Well, it is Saturday, a show day. This evening, I will be at the 50-yard line, up high in Canvas Stadium in Fort Collins, for Drums Along the Rockies, with a forecast for a perfect night of drum corps. This morning, I awoke to partly cloudy skies with a cool breeze moving across the flat landscape of Northern Colorado. The Rocky Mountains can be seen flanking the western skyline in the far distance. I am still in Greeley, sitting comfortably on a Gallery Green Natural Area bench. Not to sound too disparaging, but this is a glorified stormwater retention basin amid the sprawl of shopping centers, parking lots, and hotels. Thousands upon thousands of acres of impervious surfaces surround me amid the 21st-century auto-dependent sprawl. This development pattern can be found on the outskirts of every city in the land—box-store, franchise ally. 

Poudre River Trail: One of Colorado’s many fine multi-use paths.

The forecast is grim back home in the Mad River Valley, with heavy rains expected again Sunday into Monday.  There is nowhere for any additional rainwater to be absorbed, which may once again inundate those already affected and possibly others. And now add to that landslide warnings due to the highly saturated soils. The clay slopes along Mill Brook are particularly vulnerable. Damage reports from last weekend’s catastrophic flooding are heartbreaking. My family will keep an eye on the Russell Ranch along Mill Brook while I am gone. Now, it is time to head back to Eaton HS for a quick check-in with the BAC crew and get stoked for tonight’s show. But first, a walk on the Poudre River Trail, a national recreation trail nearby. 

Peace out for now.

Irrigation giants roam the landscape in the high plains of Northern Colorado.

4:00 pm – Fort Collins, Colorado

My drive from Eaton to Fort Collins was an idyllic cruise through the open countryside of northern Colorado. The mountains before me to the west became increasingly visible as the haze cleared. Snow in the higher elevations was evident. Vast fields of corn flank both sides of the road almost as far as you can see. Several skeleton-like structures on wheels hundreds of feet long grace across the tops of the corn, spraying the precious water necessary up high in the arid west. The road shoulders are perfectly maintained and clear of vegetation. This is monoculture on steroids. Huge puffy clouds launch high into the atmosphere, boding for a possible storm amid the otherwise pristine blue sky that seems to go on forever. Our valleys are small and narrow, with a vertical landscape behind our views. Here, the landscape and sky are larger than life.

The morning block breaks for water.

I arrived at this honorable hotel in time for another hearty walk through the grounds of Colorado State University, another sprawling campus. I found the Lory Student Center, where I discovered two pianos and gave each a college try. Kudos to CSU for making these accessible to the students and visitors. So far today, I have logged about 7 miles of walking. I have slowed down; no more pounding the knees running. Running is what many of the current drill movements include. I stopped in on the BAC morning block while on the way to Fort Collins from Greeley. Drill Captain Aaron was up high, leading the brass and color guard ensemble through many pages of the book. With the met, on air. The member’s attention rewards his witty, sarcastic, leading style and focus while he coaxes the finer points of the drills. The brass kids are highly accomplished horn players, but that is not enough. They must also become highly skilled at body movements that mimic dance, ballet, and gymnastics – together, in unison. These are the mornings that matter. There are some parts of a show when one might see a mellophone player sprinting to the next dot to form that unique structure with many others in a snap or beat. The discipline necessary to perform a piece in perfect time, keeping the upper body quiet while the lower body is moving in step, offbeat to the music, to reach their next spot, is what every marcher strives for. These are the moves that matter.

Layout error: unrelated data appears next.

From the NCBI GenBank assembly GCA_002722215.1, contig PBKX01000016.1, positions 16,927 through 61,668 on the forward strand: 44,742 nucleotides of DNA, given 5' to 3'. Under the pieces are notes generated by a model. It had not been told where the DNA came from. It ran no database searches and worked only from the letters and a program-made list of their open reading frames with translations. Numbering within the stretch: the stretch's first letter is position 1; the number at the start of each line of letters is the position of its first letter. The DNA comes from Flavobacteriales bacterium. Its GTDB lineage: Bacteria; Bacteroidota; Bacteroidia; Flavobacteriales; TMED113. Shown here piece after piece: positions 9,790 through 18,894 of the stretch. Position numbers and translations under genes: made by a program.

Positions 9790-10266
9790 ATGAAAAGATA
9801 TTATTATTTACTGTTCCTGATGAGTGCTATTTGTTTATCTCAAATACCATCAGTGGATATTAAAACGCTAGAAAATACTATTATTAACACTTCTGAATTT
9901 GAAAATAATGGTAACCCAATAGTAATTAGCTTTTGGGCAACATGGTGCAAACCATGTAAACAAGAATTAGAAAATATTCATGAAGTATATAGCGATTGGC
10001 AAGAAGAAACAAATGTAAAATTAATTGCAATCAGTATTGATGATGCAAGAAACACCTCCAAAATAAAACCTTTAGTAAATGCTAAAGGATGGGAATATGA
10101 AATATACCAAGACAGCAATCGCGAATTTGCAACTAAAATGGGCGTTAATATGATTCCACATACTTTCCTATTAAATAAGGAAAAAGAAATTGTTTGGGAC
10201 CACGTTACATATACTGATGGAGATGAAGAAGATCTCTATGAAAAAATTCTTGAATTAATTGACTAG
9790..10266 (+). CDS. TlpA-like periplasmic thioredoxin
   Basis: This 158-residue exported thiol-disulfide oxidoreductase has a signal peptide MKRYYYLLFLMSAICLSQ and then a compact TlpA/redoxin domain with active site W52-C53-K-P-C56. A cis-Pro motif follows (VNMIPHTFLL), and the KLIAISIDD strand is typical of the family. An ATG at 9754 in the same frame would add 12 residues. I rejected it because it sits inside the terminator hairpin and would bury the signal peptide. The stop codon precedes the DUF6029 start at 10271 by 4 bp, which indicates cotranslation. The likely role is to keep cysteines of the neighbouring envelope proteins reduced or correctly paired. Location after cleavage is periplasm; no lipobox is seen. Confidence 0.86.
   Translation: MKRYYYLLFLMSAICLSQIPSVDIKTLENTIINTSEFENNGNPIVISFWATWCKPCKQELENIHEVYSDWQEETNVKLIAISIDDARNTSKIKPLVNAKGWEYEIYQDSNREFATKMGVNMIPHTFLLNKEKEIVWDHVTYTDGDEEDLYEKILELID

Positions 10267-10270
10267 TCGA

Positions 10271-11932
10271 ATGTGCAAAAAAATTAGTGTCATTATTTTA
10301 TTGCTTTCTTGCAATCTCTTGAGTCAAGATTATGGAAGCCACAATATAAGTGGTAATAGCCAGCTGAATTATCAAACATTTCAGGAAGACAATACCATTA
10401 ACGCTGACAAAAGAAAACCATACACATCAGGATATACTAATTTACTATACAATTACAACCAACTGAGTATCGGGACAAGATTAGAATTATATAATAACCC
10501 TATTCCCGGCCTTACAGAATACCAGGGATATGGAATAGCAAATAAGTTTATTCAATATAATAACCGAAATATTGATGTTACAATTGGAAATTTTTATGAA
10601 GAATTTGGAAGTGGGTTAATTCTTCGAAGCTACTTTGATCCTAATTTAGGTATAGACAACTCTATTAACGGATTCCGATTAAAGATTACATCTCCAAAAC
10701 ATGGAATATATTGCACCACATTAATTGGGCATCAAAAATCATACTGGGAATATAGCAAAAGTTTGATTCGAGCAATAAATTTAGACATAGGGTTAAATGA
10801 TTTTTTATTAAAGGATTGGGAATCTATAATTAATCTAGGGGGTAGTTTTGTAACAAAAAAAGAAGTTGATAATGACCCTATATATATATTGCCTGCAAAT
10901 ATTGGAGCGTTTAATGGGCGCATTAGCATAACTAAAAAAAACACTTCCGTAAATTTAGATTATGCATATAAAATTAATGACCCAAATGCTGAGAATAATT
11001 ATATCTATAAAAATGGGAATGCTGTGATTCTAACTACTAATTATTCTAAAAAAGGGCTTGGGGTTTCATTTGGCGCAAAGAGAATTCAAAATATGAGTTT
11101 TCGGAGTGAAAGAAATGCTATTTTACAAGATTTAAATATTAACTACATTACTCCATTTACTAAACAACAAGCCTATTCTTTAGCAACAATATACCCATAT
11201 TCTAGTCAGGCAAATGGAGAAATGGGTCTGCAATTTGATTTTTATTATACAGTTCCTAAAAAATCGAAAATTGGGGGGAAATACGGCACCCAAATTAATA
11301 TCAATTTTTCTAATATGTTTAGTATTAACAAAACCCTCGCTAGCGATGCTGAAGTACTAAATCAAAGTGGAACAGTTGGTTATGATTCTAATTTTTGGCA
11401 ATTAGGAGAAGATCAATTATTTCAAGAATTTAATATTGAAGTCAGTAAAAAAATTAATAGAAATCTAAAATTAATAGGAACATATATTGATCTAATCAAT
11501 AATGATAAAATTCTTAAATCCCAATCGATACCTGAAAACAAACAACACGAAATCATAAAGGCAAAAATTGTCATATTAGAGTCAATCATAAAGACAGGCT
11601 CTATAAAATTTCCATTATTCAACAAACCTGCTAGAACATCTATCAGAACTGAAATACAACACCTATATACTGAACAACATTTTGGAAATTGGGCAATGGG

BAC horns in the arc.

After recharging at the Eaton Community Center next to the school, hogging up their air-conditioning, water, bathroom, electricity, and WIFI, I returned to the stadium to observe and hear the horn line warm-up with the indomitable Captain Cipriano leading his crew of trumpets, mellophones, baritones, euphoniums, and tubas arrayed in the arc in front of us. Instructors Steve and Jarrod and others stood with me as we soaked in the audio bliss. Gino said little; his hands spoke most as he took the shipmates through the well-known prescribed sequence, each time with a nuanced emphasis on a section and variation on volume and duration. The met was the constant driver of the tempo perfectly matched by Gino as his hands and arms directed the corps with emotion, poignancy, and passion throughout the sequences. He, too, toils in the hot sun daily with the primarily teenagers surrounding him. When they completed the last chord, he turned to us and smiled. These are the afternoons that matter.

It’s time to make my way across campus for the show. There is thunder in the distance. I’ll catch up with you later. 

Comments are closed.